We were meticulous about hand hygiene and weren’t particularly worried. We chatted to staff, their visitor numbers and cancelled bookings were like nothing they’d ever seen before. They were very anxious.
Airport Health Monitoring and Precautions
Airports had hand sanitiser everywhere. Most had bottles on the counters at immigration. Shops and restaurants likewise. All airport staff wore masks, some, not all, flight attendants wore masks.
At every airport we flew through in Southeast Asia the thermal imaging equipment was on, and manned. We travel Southeast Asia with kids often, we always see this gear and it always seems to be switched off. This time the cameras were very much on.
Every airport asked us if we’d been to China, Hong Kong or Taiwan in the last 14 days. Some gave us health questionnaires, others printed health advice sheets. Nobody out there is ignoring the potential COVID-19 pandemic.
We did set off a temperature scanner, I think it was Kuala Lumpur. An alarm went off and we freaked. It turned out my son’s insulated bottle of warm water had triggered it. I have no idea what they’d do if their scanners did show you had a fever.
Every airport, Bali, KL, Miri, Sarawak, Sabah, Kuching, had precautions in place.
Were There Shortages?
One airport, I think it was in Sabah, had no hand sanitiser to buy. Otherwise we’ve been able to buy everything, everywhere. We haven’t seen evidence of the panic buying that’s happened in Australia and the UK.
Did We Get Sick?
We have all had colds. My son had quite a nasty cough. Have we had it? I have no idea. There seemed to be significantly more people coughing and sneezing that usual.
On some planes and buses there have been individuals with seriously bad coughs. We’d pretty much expect to pick up colds or even flu at this time of year in crowded places, so nothing seemed out of the ordinary
Precautions We Have Taken
I’m a hand scrubber, always have been. Working in hospitals for 20 years you get used to scrubbing your hands a certain way and I’ve tried to get my husband and kids more enthusiastic about vigorous hand washing. We did, certainly wash our hands more often and that’s easy to do at any airport, restaurant, just about anywhere you go.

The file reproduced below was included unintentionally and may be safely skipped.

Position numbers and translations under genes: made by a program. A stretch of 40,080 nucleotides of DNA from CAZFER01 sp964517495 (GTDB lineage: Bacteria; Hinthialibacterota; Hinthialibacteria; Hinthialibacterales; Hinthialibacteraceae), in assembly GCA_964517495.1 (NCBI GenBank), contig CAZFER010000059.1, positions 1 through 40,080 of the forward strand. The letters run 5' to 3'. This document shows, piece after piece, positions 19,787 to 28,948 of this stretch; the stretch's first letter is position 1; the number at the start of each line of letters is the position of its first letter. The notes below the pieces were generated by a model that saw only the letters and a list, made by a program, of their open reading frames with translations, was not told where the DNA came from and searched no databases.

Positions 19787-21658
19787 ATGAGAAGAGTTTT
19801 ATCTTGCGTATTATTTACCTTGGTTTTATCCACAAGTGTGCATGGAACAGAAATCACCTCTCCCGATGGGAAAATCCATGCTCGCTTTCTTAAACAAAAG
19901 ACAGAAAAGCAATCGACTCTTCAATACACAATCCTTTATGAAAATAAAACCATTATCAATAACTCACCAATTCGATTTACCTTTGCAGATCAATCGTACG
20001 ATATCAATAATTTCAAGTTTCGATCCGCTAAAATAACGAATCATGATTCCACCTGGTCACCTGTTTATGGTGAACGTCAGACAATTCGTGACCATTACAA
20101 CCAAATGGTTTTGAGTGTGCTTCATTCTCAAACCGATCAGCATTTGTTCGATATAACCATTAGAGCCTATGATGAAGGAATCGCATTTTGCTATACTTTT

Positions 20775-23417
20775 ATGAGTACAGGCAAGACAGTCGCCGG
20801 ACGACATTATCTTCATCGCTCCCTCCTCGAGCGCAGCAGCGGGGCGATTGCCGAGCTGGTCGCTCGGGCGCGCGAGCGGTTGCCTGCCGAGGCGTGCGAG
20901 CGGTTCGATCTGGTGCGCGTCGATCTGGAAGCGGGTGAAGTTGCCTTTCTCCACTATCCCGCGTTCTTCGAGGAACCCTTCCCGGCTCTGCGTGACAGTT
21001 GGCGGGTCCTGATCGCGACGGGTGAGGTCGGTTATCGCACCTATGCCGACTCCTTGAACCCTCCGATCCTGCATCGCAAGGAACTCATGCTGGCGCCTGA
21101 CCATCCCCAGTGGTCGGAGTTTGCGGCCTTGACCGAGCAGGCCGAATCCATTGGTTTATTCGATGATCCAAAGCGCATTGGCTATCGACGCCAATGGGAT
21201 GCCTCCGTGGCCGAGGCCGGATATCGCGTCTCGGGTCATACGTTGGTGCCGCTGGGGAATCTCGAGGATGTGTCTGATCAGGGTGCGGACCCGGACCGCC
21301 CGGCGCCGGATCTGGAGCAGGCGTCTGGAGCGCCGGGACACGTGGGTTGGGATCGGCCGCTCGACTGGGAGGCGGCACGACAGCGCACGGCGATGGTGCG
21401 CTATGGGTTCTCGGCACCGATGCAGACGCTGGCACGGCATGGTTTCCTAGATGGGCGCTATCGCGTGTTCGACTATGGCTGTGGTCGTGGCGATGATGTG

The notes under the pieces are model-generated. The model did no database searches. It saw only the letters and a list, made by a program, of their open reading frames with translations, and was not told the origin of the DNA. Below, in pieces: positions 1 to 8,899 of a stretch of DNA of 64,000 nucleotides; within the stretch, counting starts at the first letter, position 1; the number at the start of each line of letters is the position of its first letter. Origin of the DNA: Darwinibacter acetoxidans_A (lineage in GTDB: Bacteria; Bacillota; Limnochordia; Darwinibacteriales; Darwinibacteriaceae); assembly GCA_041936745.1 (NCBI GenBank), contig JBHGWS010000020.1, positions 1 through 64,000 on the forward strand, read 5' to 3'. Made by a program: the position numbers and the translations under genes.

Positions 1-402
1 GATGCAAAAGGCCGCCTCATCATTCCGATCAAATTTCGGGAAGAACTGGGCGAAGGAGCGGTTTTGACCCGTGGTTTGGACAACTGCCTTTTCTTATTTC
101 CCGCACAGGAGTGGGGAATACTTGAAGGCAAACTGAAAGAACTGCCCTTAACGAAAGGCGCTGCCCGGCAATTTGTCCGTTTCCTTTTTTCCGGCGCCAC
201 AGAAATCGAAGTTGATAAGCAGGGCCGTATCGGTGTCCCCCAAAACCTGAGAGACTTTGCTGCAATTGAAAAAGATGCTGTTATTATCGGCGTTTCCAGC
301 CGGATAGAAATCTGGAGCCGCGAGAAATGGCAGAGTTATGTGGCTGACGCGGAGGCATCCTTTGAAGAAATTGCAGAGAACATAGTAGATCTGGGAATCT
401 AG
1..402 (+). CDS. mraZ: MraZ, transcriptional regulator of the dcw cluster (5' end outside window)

I’ve always told the kids not to touch anything unnecessarily, they’re pretty good at that. Planes can be filthy so when flying with kids that’s a golden rule, don’t touch anything if you can avoid it. We stayed out of crowds somewhat. We cancelled a dance performance and climbed a volcano instead. Again, we were researching for a post, Bali with Kids. Fresh air and exercise was probably a good idea.
We tried so hard to eat well but it proved impossible. Malaysia doesn’t seem to eat fresh fruit and veg and our diets have been utterly terrible. It’s got us down and we’ve had a tough time because of it. We resorted to fizzy vitamin C plus zinc tablets and multivitamins.
So was it OK, travelling during the Coronavirus scare? Yes, for us it was fine. We were more cautious than usual and we were lucky that none of our flights were affected. Plenty of flights are now being cancelled. A lot of the effects of this virus have worked in our favour, prices dropped for hotels and flights. Nowhere was busy. Did we enjoy our trip? Somewhat. This trip was mostly work but we try to have fun too. Sabah and much of Malaysia got us down. I’ll tell you about that some other time. Am I worried about my elderly relatives? Yes, very much so. Are you out there travelling right now or wondering if you should travel soon? How do you feel about this? Tell us in the comments. Stay safe out there.